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You searched for +publisher:"University of North Carolina" +contributor:("Purvis, Jeremy"). Showing records 1 – 3 of 3 total matches.

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University of North Carolina

1. Baran-Gale, Jeanette. Dynamics of mRNA and microRNA Expression in the Estrogen Response of Breast Cancer Cells.

Degree: 2016, University of North Carolina

Cellular signaling leads to broad changes in gene expression that reprogram the cell and alter cell state. Signaling often begins with cellular receptors binding a ligand and initiating a transcriptional response. One example of this is the estrogen receptor, which binds the ligand estrogen and translocates to the nucleus where it binds to estrogen response elements and regulates the expression numerous target RNAs. The regulatory network of both messenger RNAs (mRNAs) and microRNAs (miRNAs) responding to estrogen stimulation is a complex, dynamic and multilayered program that is critical to the etiology of breast cancer. Estrogen receptor α (ERα) is an important biomarker of breast cancer severity and a common therapeutic target. Recent studies have demonstrated that in addition to its role in promoting proliferation, ERα also protects tumors against metastatic transformation. Current therapeutic strategies inhibit estrogen stimulated signaling and interfere with both beneficial and detrimental signaling pathways regulated by ERα. Additionally, ERα cyclically binds estrogen response elements and induces bursts of transcriptional activity. Together these observations suggest that ERα regulated genes and miRNAs may exhibit temporal variation in expression. Furthermore, it remains unclear if estrogen stimulated pathways exhibit the same temporal expression patterns, or if different pathways exhibit different temporal expression patterns. By combining both RNA-sequencing and small RNA-sequencing of cells responding to estrogen, we uncover the dynamics of both mRNA and miRNA expression in response to estrogen stimulation. Furthermore, we identify a regulatory circuit with potential therapeutic relevance to breast cancer that more specifically inhibits ERα-stimulated growth and survival pathways without interfering with its protective features. In response to estrogen stimulation, MCF7 cells (an estrogen receptor positive model cell line) exhibit induction of miR-503, and repression of the oncogene ZNF217. miR-503 inhibits proliferation in MCF7 cells, in part through its inhibition of the oncogene ZNF217 and the cell-cycle gene CCND1. While numerous regulatory interactions can be mined from this temporal profile of estrogen responsive mRNAs and miRNAs, the induction of the anti-proliferative microRNA, miR-503, both highlights the protective aspects of estrogen signaling and indicates that miR-503 holds promise as a therapeutic for breast cancer. Advisors/Committee Members: Baran-Gale, Jeanette, Sethupathy, Praveen, Purvis, Jeremy, Furey, Terrence, Prins, Jan, Laederach, Alain, Gomez, Shawn.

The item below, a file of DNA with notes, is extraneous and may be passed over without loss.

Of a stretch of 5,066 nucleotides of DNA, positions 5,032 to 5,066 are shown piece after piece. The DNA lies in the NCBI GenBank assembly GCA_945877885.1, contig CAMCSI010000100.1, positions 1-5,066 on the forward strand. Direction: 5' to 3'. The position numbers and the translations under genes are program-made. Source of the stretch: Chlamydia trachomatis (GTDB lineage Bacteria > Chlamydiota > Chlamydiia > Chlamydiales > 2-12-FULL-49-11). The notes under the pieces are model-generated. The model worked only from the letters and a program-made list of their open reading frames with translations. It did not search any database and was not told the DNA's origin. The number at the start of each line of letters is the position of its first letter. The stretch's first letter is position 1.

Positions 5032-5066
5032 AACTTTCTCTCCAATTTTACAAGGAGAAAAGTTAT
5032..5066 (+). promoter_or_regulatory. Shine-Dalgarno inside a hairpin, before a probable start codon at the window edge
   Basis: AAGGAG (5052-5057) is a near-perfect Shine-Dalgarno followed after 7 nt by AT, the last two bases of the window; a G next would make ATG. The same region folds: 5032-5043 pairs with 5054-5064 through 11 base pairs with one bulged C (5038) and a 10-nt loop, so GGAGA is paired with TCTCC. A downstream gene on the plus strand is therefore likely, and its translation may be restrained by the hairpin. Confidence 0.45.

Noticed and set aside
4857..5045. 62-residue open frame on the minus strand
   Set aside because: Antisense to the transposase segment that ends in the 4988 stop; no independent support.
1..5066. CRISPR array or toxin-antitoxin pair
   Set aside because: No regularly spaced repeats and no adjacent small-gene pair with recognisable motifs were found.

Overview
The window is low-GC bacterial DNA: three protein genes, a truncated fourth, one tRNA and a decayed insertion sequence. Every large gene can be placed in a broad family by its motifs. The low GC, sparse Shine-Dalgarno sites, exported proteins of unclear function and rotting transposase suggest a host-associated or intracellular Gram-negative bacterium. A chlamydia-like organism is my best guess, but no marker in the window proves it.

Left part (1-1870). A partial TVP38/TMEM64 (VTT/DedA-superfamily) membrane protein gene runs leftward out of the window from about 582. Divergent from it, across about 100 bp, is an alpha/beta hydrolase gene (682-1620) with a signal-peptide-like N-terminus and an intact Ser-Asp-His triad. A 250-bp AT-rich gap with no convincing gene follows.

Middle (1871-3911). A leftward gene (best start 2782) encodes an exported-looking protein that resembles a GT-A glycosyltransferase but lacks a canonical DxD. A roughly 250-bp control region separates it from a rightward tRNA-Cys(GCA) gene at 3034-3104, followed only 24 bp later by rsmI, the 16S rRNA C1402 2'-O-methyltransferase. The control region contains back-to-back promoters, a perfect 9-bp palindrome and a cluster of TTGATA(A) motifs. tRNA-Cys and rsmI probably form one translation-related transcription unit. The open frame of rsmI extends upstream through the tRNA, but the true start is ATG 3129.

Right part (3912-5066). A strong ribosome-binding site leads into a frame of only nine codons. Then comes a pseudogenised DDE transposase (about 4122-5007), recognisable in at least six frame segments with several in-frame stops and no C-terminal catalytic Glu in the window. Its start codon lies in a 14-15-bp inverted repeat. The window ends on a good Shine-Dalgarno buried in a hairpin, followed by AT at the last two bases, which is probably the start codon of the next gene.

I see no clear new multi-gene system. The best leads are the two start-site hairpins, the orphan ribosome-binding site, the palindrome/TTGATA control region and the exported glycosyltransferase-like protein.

Subjects/Keywords: School of Medicine; Curriculum in Bioinformatics and Computational Biology

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APA · Chicago · MLA · Vancouver · CSE | Export to Zotero / EndNote / Reference Manager

APA (6th Edition):

Baran-Gale, J. (2016). Dynamics of mRNA and microRNA Expression in the Estrogen Response of Breast Cancer Cells. (Thesis). University of North Carolina. Retrieved from https://cdr.lib.unc.edu/record/uuid:4adf8ac6-d9fb-4c71-b553-20f271377458

Note: this citation may be lacking information needed for this citation format:
Not specified: Masters Thesis or Doctoral Dissertation

Chicago Manual of Style (16th Edition):

Baran-Gale, Jeanette. “Dynamics of mRNA and microRNA Expression in the Estrogen Response of Breast Cancer Cells.” 2016. Thesis, University of North Carolina. Accessed December 04, 2020. https://cdr.lib.unc.edu/record/uuid:4adf8ac6-d9fb-4c71-b553-20f271377458.

Note: this citation may be lacking information needed for this citation format:
Not specified: Masters Thesis or Doctoral Dissertation

MLA Handbook (7th Edition):

Baran-Gale, Jeanette. “Dynamics of mRNA and microRNA Expression in the Estrogen Response of Breast Cancer Cells.” 2016. Web. 04 Dec 2020.

Vancouver:

Baran-Gale J. Dynamics of mRNA and microRNA Expression in the Estrogen Response of Breast Cancer Cells. [Internet] [Thesis]. University of North Carolina; 2016. [cited 2020 Dec 04]. Available from: https://cdr.lib.unc.edu/record/uuid:4adf8ac6-d9fb-4c71-b553-20f271377458.